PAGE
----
Stop the Bloody Whale Slaughter on the Faroe Islands

On a group of islands just north of Europe, the traditional bloody whale and dolphin slaughter takes place every year. The Faroe Islands are a part of Denmark, where whaling is banned, but they have laws that are independent of Denmark's laws, so they are allowed to continue with this mass execution. Year after year, thousands of pilot whales, beaked whales and dolphins are chased into the bay by boats, where they are slaughtered.

Go to: https://secure.peta.org/site/Advocacy?cmd=display&page=UserAction&id=911

Whale tourists need realistic expectations

Tourists who visit Tonga's northern Vava'u island to swim with whales need to have realistic expectations about what will happen.

That's according to underwater photographer Tony Wu, who visits the island regularly to document the way humpback whales use the area to breed.

He says he managed to count 48 whale calves born in Port of Refuge harbour this last season, which is a lot.

But Mr Wu says the Tongan whale watching industry needs to make sure not to promise tourists that the whales will come close to them or touch them.

Go to: http://www.radioaustralia.net.au/pacbeat/stories/201111/s3373429.htm

Court rejects efforts to strip beluga whale protections

A federal judge this week rejected an attempt by Alaska to strip Cook Inlet beluga whales of Endangered Species Act protections. Last spring, the National Marine Fisheries Service designated critical habitat for the whales despite state’s lawsuit.

Go to: http://summitcountyvoice.com/2011/11/22/court-rejects-efforts-to-strip-beluga-whale-protections/

End comes closer for whaling ban

The opponents of whaling fear a return to commercial hunting is virtually inevitable within the next few years.

Conservation groups at the annual meeting of the International Whaling Commission believe the 1986 whaling moratorium cannot last much longer.

Go to: http://news.bbc.co.uk/2/hi/science/nature/3911651.stm

PETA lawsuit alleges SeaWorld enslaves killer whales

Can killer whales sue SeaWorld for enslavement?

A lawsuit filed Wednesday by People for the Ethical Treatment of Animals and other "next friends" of five SeaWorld killer whales takes that novel legal approach.

The 20-page complaint asks the U.S. District Court in Southern California to declare that the five whales -- Tilikum, Katina, Corky, Kasatka, and Ulises -- are being held in slavery or involuntary servitude in violation of the 13th Amendment.

A PETA statement said the lawsuit is the first of its kind in contending that constitutional protections against slavery are not limited to humans.

Go to: http://articles.cnn.com/2011-10-26/justice/justice_killer-whale-lawsuit_1_killer-whales-orcinus-sea-world-trainers?_s=PM:JUSTICE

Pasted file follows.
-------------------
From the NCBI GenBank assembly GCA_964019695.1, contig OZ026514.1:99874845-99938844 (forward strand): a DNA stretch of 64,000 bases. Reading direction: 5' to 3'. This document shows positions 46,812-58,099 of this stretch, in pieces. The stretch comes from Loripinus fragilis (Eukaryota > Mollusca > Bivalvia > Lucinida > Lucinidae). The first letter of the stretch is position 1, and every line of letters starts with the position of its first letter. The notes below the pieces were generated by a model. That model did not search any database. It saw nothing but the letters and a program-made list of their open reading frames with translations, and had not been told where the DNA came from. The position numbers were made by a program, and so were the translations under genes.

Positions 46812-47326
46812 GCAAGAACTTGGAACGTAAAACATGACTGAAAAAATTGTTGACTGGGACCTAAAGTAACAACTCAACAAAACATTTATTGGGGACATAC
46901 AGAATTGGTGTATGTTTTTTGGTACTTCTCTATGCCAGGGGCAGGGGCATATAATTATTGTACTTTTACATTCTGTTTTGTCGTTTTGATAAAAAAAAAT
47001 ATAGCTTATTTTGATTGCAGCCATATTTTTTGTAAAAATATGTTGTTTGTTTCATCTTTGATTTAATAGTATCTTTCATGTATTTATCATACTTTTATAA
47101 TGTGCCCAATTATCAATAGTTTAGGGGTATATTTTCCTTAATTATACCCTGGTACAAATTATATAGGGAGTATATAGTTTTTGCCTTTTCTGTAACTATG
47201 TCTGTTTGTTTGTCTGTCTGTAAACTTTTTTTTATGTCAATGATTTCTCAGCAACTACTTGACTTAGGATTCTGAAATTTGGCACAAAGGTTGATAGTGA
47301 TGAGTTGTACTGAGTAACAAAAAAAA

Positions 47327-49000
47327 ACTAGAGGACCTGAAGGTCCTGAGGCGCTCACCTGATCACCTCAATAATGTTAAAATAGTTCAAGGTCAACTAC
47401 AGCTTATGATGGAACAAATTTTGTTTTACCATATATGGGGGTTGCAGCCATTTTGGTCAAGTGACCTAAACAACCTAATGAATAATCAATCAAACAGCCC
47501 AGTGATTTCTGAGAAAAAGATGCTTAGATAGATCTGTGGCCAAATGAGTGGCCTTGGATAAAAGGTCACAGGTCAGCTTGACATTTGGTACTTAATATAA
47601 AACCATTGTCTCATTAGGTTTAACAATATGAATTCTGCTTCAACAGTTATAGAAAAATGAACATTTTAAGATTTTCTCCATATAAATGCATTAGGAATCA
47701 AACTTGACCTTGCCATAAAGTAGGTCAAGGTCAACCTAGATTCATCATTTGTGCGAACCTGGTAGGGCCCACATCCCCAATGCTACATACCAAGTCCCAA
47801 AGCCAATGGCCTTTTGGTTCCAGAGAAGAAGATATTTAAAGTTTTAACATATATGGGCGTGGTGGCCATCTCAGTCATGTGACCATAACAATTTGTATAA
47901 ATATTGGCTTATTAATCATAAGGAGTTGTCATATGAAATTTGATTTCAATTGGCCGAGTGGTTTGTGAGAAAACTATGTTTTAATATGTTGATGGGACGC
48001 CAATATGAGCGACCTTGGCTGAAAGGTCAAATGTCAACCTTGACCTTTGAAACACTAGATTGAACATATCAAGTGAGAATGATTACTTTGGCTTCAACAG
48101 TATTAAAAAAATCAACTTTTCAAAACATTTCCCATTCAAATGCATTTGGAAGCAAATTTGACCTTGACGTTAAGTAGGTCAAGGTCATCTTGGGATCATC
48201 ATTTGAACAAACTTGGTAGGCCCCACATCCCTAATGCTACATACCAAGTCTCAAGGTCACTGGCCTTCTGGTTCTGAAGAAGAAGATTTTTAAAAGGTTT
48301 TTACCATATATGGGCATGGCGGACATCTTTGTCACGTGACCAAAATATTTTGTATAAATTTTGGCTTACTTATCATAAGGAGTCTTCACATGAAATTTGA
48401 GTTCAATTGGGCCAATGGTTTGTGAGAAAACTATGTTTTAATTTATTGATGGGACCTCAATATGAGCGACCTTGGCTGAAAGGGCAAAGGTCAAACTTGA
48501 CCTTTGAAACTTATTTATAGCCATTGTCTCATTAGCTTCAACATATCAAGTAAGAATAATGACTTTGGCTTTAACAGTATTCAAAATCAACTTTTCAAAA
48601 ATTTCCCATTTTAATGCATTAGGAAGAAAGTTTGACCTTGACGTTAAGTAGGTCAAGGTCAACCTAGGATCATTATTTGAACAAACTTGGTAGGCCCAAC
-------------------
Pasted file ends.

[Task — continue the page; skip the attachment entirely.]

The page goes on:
Lately, the medical industry is continuously to be in great demand anywhere around the globe. With this in bright perspective, more and more individuals choose a medical career for better pay and recognition like a medical assistant position.

Availing a medical assistant career is not an easy task to accomplish. You have to be a detailed and highly organized person in order to pass the entire training program. But, that task doesn’t end there before you can fully acquire a truly rewarding career as a medical assistant. You have to pass a series of certification exams and the last part that most of us dread to be in that situation is to be in the “hot seat” meaning the first ever “job interview”.

Well, to save you the trouble of having to research or ask around how to be physically and mentally ready for that grueling moment, here are some tactics that you can apply. Take them seriously and you will benefit in the end for your first ever job interview:

  • Prepare in advance what you need to bring for that first interview like important documents as proof of your eligibility as a certified medical assistant. You don’t want to forget something that the interviewer might ask for during the interview itself.
  • Read your medical assistant resume. You should set aside a time to review what you have put in your resume. Try to memorize all the data in your mind, so that when the hiring manager or employer asked you a question related to your resume, you know exactly what to say. Bear in mind that what you put in your resume should tally with the facts you cite verbally during the course of the job interview. Be honest at all times.
  • Dress appropriately. Come in your best corporate or formal attire for your interview. Impress the interviewer by looking presentable in whatever outfit you chose to wear. Wear something in the neutral color schemes that envisions power and classy look. Avoid wearing too loud colors and look for clothes that you can mix and match without spending too much. Remember, this is just one of the many interviews you might have, so be ready with a different set of clothes for variation.
  • Be confident. Present yourself to the hiring manager as someone who knows what is expected of you with great confidence, but not showing any trace of arrogance. Be modest when you answer their questions and speak clearly and in the right tempo meaning not too fast or too slow in order for the one conducting the interview to fully understand what you are saying.

Take a deep breath and look in to the mirror before you enter that panel room for the scheduled interview. Do the last minute final touches on your face, outfit and try to be calm as possible when you enter that room. Give the interviewer or your future employer a courteous, warm greeting and offer a firm hand shake to show professionalism. You can make it, stay positive always and pass that medical assistant interview.

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